The last ice age on Earth ended about 11,000 years ago, but that was just a few blurs compared to so-called Snowball Earth scenarios. Scientists believe that the Earth experienced some of these periods when the entire surface was covered with ice and snow. New research from MIT points to a possible mechanism for events on Earth with Snow, and that may help explain the development of complex life. It can also affect the search for explorations around other stars.
An ice age is simply a period during which global temperatures drop enough for polar ice caps and alpine glaciers to expand. A Snowball Land is on a completely different level, and this has made it difficult to identify the causes. Researchers have long speculated that it may be due to reduced incoming sunlight or a drop in stored global warming, but the MIT team specifically points to “scale-induced glaciations” as the main cause.
The findings suggest that all you need for a Snowball Earth is a fairly large drop of solar radiation reaching the planet’s surface. Interestingly, modeling done by graduate student Kostandin Arnscheidt and geophysics professor Daniel Rothman shows that solar radiation does not have to fall on any particular threshold to cause a Snowball Earth. Rather, it simply has to fall quickly over a short period of geological time.
As the ice cover grows, the planet reflects more light and glaciation becomes a “runaway” effect. So you get to a Snowball scenario, but fortunately for us, these periods are temporary. The planet’s carbon cycle is interrupted when ice and snow cover the entire surface, and this causes a build-up of carbon dioxide. Eventually, this leads to a heat trend that explodes the Earth from a period of snow.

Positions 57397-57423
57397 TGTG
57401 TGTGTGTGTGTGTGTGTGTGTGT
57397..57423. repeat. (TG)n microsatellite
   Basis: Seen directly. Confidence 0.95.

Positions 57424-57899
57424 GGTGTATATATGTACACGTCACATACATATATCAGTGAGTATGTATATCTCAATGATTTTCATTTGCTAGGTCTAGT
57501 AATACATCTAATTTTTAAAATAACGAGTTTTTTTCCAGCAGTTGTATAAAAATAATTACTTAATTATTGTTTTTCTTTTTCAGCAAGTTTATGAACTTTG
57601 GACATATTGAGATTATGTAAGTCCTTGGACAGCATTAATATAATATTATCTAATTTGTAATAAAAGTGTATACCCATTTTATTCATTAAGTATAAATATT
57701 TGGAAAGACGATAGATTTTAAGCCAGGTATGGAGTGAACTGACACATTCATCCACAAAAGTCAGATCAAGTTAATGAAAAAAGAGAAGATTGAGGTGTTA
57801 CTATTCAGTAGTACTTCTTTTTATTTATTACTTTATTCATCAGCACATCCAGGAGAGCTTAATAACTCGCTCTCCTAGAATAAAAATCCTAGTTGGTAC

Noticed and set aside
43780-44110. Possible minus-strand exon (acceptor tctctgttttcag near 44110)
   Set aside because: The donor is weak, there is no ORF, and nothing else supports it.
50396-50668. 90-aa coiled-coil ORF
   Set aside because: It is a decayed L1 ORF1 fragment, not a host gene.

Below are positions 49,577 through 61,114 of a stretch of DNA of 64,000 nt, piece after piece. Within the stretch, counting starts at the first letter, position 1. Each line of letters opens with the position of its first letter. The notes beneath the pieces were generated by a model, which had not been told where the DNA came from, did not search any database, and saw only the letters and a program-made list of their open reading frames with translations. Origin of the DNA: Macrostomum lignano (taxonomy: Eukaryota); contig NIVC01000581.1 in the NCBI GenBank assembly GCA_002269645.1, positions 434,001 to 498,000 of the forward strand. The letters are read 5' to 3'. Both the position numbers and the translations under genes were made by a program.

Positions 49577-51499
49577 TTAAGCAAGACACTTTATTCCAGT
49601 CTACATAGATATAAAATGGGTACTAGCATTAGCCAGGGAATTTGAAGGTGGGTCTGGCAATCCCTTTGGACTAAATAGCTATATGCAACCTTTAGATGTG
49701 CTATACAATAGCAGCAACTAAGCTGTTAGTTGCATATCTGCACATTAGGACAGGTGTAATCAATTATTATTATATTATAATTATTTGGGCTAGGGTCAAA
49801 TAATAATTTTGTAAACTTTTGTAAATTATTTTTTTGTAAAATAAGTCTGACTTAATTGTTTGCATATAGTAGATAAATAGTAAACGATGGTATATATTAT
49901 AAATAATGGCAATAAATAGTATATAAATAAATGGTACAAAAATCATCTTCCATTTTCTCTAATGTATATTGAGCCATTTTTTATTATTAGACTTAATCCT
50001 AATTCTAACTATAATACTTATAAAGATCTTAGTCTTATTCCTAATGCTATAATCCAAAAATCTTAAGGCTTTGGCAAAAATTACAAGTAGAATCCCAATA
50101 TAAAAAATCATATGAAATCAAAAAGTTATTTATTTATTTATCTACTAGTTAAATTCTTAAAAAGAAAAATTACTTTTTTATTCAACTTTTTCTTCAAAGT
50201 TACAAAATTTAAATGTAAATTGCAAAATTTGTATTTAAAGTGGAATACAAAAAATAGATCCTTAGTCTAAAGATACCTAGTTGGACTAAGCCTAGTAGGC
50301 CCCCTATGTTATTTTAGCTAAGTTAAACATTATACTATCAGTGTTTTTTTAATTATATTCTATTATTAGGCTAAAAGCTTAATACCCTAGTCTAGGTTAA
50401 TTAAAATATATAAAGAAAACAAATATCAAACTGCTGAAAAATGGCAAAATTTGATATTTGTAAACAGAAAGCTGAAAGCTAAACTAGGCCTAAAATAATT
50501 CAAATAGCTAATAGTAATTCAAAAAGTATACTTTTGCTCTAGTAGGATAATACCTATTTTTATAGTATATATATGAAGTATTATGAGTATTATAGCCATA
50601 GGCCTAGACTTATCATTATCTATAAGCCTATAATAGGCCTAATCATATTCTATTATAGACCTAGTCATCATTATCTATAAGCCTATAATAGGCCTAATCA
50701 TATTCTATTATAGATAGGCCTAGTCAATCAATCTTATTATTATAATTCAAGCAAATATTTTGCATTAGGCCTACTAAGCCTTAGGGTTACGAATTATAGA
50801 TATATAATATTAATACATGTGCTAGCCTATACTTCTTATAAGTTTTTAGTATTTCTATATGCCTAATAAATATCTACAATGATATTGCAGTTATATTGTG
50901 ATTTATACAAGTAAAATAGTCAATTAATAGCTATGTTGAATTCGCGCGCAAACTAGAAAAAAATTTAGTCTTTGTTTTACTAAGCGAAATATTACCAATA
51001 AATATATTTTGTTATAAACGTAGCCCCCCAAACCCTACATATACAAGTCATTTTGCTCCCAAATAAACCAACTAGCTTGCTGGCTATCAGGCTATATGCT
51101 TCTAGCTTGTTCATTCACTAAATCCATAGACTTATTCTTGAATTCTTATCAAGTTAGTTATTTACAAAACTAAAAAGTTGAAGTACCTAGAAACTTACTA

Research suggests several ways that solar radiation can go down fast enough to cause global glaciation. For example, volcanic activity can deposit particles in the atmosphere that reflect sunlight before it reaches the surface. It is also possible that biological processes can change the atmosphere, producing more cloud cover to block the sun.
The two suspected periods of Snow Land are likely to have occurred about 700 million years ago, which is an obvious time in the history of the planet. This is also when multicellular life erupted in the oceans. So perhaps, Snowball Earth cleared the way for the development of complex life. It could be the same on other planets. We can finally spot exoplanets around distant stars in the “habitable zone” covered in ice. This does not mean that they will be icy forever, and great things can come if melted.
Top Figure Credit: Stephen Hudson / CC BY 2.5